Amie Stepanovich

Access Now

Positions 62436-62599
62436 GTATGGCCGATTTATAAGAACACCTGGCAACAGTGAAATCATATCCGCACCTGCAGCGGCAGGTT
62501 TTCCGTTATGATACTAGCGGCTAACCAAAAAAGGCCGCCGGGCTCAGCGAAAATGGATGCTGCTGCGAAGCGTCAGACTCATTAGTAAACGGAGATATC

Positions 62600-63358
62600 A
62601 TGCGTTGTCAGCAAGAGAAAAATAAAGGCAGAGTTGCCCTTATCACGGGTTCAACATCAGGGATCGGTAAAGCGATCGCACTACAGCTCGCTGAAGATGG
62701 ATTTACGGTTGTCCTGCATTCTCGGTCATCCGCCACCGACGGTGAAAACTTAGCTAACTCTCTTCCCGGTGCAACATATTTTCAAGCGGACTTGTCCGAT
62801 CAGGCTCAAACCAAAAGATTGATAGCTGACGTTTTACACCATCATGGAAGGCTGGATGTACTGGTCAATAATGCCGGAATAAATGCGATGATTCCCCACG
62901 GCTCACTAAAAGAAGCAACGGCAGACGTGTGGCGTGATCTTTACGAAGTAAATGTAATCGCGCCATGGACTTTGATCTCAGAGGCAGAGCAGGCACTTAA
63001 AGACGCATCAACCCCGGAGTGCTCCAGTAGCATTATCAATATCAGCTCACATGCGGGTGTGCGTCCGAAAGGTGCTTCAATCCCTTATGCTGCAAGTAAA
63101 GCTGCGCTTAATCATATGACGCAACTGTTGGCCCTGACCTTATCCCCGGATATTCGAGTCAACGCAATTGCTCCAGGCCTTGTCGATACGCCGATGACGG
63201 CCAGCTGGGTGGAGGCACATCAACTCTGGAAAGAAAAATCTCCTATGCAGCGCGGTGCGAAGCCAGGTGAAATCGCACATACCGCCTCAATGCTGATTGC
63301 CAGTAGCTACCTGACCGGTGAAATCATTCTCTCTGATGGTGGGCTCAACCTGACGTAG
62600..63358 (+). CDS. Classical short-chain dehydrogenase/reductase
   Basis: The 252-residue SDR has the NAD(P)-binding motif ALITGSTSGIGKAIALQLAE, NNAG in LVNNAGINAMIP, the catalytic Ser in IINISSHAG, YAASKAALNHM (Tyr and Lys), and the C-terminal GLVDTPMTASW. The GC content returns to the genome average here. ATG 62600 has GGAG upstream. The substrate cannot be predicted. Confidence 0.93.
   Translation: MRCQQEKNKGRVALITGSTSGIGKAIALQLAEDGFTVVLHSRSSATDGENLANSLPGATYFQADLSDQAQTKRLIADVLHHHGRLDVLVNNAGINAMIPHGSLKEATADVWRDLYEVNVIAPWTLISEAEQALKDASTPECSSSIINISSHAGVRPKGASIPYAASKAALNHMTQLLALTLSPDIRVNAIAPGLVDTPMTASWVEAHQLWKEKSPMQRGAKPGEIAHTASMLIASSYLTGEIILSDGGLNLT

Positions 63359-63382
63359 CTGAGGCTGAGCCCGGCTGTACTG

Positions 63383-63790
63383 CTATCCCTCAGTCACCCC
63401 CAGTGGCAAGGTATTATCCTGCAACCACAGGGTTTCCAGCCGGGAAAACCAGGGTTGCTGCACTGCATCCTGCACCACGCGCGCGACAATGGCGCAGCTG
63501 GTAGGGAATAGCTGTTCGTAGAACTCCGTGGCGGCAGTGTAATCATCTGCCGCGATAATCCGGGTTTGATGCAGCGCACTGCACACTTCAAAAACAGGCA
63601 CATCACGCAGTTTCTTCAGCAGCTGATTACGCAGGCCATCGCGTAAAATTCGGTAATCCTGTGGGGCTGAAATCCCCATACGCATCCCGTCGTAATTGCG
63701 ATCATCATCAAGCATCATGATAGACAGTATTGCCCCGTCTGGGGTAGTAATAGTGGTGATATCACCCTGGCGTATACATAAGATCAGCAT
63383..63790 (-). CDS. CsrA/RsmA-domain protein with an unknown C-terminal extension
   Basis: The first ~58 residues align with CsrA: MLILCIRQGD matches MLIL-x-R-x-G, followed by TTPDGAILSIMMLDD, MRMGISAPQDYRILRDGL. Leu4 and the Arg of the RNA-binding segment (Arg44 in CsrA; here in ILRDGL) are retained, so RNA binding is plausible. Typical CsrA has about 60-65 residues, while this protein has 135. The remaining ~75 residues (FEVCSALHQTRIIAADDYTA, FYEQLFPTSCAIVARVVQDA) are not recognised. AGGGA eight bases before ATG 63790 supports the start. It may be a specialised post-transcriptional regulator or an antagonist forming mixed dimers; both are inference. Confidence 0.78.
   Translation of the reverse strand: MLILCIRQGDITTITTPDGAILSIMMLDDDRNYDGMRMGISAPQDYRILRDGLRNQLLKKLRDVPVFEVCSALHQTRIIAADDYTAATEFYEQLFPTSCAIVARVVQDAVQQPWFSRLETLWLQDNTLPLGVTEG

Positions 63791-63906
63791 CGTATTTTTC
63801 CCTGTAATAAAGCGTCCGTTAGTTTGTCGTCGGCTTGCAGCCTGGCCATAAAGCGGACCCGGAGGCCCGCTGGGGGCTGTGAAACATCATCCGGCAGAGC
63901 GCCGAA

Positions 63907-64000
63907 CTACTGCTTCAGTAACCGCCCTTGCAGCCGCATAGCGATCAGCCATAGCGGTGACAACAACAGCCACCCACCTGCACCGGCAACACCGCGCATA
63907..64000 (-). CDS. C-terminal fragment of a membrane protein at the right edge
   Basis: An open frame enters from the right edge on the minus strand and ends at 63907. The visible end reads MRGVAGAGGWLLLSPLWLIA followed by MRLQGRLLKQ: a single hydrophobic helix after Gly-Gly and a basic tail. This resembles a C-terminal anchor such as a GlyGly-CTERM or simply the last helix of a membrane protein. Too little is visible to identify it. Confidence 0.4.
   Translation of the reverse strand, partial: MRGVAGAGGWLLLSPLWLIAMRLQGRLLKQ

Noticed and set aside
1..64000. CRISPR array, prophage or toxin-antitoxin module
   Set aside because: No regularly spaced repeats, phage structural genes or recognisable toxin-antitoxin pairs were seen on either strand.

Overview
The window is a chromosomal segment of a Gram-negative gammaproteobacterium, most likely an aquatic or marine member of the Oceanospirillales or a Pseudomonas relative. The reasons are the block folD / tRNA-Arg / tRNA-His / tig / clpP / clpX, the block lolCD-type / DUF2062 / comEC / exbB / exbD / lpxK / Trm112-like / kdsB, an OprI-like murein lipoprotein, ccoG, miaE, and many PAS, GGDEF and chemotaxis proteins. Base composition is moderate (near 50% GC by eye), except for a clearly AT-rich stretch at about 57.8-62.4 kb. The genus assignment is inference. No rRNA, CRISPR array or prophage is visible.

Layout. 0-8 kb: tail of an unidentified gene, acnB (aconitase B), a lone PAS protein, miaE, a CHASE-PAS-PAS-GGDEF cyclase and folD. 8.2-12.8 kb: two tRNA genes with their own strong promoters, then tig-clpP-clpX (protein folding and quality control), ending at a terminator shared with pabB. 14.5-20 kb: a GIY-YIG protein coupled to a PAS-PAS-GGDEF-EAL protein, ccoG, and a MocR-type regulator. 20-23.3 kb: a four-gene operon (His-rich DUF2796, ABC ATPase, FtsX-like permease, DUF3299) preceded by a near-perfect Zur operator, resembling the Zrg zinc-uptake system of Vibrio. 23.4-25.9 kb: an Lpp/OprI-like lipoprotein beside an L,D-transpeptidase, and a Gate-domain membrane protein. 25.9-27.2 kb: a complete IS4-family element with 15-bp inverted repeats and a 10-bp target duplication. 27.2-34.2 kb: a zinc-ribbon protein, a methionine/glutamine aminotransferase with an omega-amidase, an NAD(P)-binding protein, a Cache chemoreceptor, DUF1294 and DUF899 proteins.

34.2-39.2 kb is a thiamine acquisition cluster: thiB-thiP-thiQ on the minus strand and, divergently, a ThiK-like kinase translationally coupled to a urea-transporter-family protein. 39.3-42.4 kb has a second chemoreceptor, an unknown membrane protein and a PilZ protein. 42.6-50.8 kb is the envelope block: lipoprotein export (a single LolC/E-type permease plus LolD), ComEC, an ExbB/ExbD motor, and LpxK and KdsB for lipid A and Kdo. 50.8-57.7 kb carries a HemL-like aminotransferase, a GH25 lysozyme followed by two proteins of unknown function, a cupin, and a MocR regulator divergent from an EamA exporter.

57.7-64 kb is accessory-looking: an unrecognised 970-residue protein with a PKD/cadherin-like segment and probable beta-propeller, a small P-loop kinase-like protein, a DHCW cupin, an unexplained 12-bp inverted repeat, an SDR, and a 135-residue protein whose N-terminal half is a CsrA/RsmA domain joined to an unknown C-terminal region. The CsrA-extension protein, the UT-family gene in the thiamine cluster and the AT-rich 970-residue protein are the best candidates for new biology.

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Amie Stepanovich works to ensure that laws and policies on surveillance and cybersecurity recognize and respect human rights. At Access Now, Amie manages and develops the organization's U.S. policy and leads global projects at the intersection of human rights and government surveillance. Previously, Amie was the Director of the Domestic Surveillance Project at the Electronic Privacy Information Center, where she testified in hearings in both the Senate and the House of Representatives, as well as in State legislatures. Amie is a board member of the Internet Education Foundation. She was a liaison to the American Bar Association's Cybersecurity Working Group and co-chaired the 2014 Computers, Freedom, and Privacy Conference. Amie was named as a Privacy Ambassador by the Information and Privacy Commissioner of Ontario, Canada and was recognized in 2014 as one of Forbes magazine’s 30 under 30 leaders in Law and Policy. She has a J.D. from New York Law School, and a B.S. from the Florida State University.